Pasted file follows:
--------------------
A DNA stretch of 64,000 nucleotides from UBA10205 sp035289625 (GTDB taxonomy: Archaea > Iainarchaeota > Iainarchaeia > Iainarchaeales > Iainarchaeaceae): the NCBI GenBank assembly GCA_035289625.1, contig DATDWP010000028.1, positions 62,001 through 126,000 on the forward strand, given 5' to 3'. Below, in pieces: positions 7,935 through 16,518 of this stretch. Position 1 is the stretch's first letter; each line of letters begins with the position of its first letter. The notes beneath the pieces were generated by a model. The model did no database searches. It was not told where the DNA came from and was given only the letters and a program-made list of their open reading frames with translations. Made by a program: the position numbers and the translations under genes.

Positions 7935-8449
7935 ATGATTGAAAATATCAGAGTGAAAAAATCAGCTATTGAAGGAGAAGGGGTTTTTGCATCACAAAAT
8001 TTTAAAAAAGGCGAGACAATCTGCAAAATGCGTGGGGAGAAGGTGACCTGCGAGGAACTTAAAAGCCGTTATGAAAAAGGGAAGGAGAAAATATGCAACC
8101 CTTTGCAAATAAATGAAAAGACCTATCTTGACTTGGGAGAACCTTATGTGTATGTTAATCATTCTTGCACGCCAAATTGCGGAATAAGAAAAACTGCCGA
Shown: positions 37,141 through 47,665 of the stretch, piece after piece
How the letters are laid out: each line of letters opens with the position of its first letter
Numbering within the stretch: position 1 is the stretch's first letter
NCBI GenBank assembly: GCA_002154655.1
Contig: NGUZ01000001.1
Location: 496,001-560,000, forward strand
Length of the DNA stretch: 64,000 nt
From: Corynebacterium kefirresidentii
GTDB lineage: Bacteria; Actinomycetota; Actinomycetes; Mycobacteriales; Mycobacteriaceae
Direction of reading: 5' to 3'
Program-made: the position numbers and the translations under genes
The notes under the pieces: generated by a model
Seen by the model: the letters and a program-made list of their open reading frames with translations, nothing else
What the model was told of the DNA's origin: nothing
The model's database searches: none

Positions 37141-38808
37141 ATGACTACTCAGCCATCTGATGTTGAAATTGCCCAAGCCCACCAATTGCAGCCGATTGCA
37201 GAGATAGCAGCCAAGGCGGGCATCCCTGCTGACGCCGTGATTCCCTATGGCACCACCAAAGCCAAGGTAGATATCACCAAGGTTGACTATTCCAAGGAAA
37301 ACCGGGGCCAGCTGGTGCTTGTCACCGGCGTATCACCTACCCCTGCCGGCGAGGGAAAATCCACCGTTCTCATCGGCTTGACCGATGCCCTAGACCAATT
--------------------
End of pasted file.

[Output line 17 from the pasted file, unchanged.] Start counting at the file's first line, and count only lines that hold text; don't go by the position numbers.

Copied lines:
The notes under the pieces: generated by a model